Author: Kenan ROVSHANOGHLU
On August 13, Israel and the United Arab Emirates (UAE) reached an agreement to normalise bilateral relations that could mark a turning point in the history of the Arab-Israeli conflict. The event has already become the main reason for the growing tension in the Middle East. At the same time, the incident is fraught with risks, quite tangible ones.
In fact, the UAE is not the only Arab state to have established relations with Israel. Thus, Egypt and Jordan have maintained diplomatic ties with the State of Israel since 1979 and 1994, respectively. The UAE has become the third state on this list along with other countries.
But now the situation is different, and the process started by the Emirates can lead to serious consequences in the future.
Admittedly, the current military-political situation in the Middle East differs from the ones that existed in 1979 and 1994. The region is now facing more serious problems than then, including the rise of terrorism provoked by confrontations between religious, political and ideological views. Add to this a fierce struggle between the Muslim Brotherhood and the existing monarchical regimes of the Arab countries of the region. On the other hand, the so-called Iranian threat looms over these countries. The governments of the Persian Gulf countries are waging a series of proxy wars with Iran on the territories of Yemen, Syria and Iraq, considering Iran as a more serious threat to their power.
A similar situation has developed in relations between the UAE and Turkey. During the diplomatic crisis with Qatar (2017) and amid the current civil war in Libya, Turkey actually opposed the interests of the UAE and other Arab countries. In other words, the aggravation of the conflict of interests in the Middle East compels the Arab states to look for stronger allies, such as the United States and Israel. It is clear that cooperation with the latter against the Iranian threat is the best defense, given that it is impossible to remain an enemy of Iran and Israel at the same time. On the other hand, with a peace agreement with Israel, the UAE can also find new allies on the other side of the Atlantic and among the Western countries.
The second important outcome of reconciliation between Israel and the UAE is that, unlike Israel's relations with Egypt or Jordan, the process will be sustainable. It is expected that other regional countries follow the example of the UAE. Thus, immediately after the conclusion of the agreement between the UAE and Israel, the US president said that he believed in the speedy normalisation of relations between Israel and Saudi Arabia. However, the Saudi government stated that the main factor in the normalisation of relations with Israel could be the conclusion of a peace agreement between Israel and Palestine.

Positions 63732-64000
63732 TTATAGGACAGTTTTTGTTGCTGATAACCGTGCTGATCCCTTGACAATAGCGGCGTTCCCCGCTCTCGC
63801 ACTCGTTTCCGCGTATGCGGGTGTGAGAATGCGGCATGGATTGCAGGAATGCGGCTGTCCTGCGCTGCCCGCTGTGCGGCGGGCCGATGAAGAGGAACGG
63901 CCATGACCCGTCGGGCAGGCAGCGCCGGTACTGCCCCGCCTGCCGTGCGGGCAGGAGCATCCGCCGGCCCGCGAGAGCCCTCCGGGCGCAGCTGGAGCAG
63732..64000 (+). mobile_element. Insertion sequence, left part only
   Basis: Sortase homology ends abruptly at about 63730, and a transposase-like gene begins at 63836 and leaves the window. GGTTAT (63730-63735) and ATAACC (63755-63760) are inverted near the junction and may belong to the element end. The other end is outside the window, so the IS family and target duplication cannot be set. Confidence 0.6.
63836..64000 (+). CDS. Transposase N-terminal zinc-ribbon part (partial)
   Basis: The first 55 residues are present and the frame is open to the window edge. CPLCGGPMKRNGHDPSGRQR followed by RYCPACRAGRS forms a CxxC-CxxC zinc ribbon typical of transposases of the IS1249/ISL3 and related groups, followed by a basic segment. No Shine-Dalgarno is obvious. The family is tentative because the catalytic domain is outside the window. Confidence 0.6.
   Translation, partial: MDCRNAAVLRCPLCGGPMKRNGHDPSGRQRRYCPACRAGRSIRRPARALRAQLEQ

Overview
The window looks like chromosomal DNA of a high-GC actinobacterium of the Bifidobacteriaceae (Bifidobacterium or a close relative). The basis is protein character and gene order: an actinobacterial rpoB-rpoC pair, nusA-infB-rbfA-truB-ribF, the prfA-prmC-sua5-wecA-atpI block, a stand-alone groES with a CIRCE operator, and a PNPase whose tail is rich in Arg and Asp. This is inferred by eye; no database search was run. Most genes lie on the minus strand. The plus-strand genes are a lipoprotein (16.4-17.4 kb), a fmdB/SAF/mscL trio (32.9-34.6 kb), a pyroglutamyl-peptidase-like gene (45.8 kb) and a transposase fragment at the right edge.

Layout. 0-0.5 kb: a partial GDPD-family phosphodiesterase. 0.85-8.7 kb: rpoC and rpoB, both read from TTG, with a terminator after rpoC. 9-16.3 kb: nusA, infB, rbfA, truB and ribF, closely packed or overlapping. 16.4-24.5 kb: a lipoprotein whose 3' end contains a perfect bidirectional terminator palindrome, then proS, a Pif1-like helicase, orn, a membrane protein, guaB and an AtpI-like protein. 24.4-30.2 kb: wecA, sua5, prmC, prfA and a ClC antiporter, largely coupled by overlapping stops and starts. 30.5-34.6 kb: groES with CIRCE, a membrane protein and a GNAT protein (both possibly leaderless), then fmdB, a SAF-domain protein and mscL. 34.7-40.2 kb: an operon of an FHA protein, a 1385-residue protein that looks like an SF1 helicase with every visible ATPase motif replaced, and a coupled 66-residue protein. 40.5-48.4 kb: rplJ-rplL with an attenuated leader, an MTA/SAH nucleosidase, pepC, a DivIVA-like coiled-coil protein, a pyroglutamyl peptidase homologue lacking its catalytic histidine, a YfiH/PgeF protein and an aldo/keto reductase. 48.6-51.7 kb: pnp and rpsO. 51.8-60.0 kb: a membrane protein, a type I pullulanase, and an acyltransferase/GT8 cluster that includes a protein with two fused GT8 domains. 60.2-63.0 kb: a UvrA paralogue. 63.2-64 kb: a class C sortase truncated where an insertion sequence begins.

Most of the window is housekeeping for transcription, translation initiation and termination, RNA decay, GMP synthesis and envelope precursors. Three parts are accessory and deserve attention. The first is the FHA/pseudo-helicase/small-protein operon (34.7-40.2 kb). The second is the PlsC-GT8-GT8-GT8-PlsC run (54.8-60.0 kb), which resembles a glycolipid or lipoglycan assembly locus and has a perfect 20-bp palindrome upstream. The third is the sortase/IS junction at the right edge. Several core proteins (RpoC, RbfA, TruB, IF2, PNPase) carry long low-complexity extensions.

In fact, Donald Trump is the main architect of the reconciliation process between the UAE and Israel. In January 2020, his administration announced a new peace plan (Deal of the Century) for resolving the Palestinian-Israeli conflict. The difference between this plan and the previous ones was that the US does not request Israel to liberate the occupied territories, but only to stop the construction of new settlements there. In return, it is proposed to carry out new infrastructure projects, create jobs and so on in the current Palestinian territories.
Despite the obvious political disadvantage of the proposed plan for the Palestinians together with Washington’s recognition of Jerusalem as the capital of Israel in December 2017 and the Golan Heights as Israeli territory in 2019, contrary to UN resolutions, the US actually left no other choice for the Arab countries and the weak Palestinian leader Mahmoud Abbas.
On July 1, 2020, the Israeli government planned to discuss in the Knesset the issue of the annexation of territories located on the west bank of the Jordan River. But the project was abandoned later "due to the prevailing international conditions." On August 13, it was announced that the UAE had agreed to normalise relations with Israel in response to Israel's abandonment of its annexation plan.
However, it is obvious that the normalisation of relations between the two countries is due to regional and international conditions, which are important not only for the UAE. They are also important for other Arab countries that are inclined to peace with Israel in order to get rid of the American pressure and harsh regional conditions. Sudan took the first step in this direction. A few days after the agreement with the UAE, Israeli Prime Minister Benjamin Netanyahu said that a similar agreement could also be reached with the Sudanese leadership by the end of the year. Earlier, Netanyahu met with the current transitional military leadership of the Sudan.
Incidentally, after signing the agreement with the UAE, Netanyahu thanked the governments of Oman, Bahrain and Egypt for supporting the deal, possibly hinting at the expansion of the geography of similar agreements in the future. By the way, in October 2018, Netanyahu visited Oman, where he held high-level talks with the country's leadership.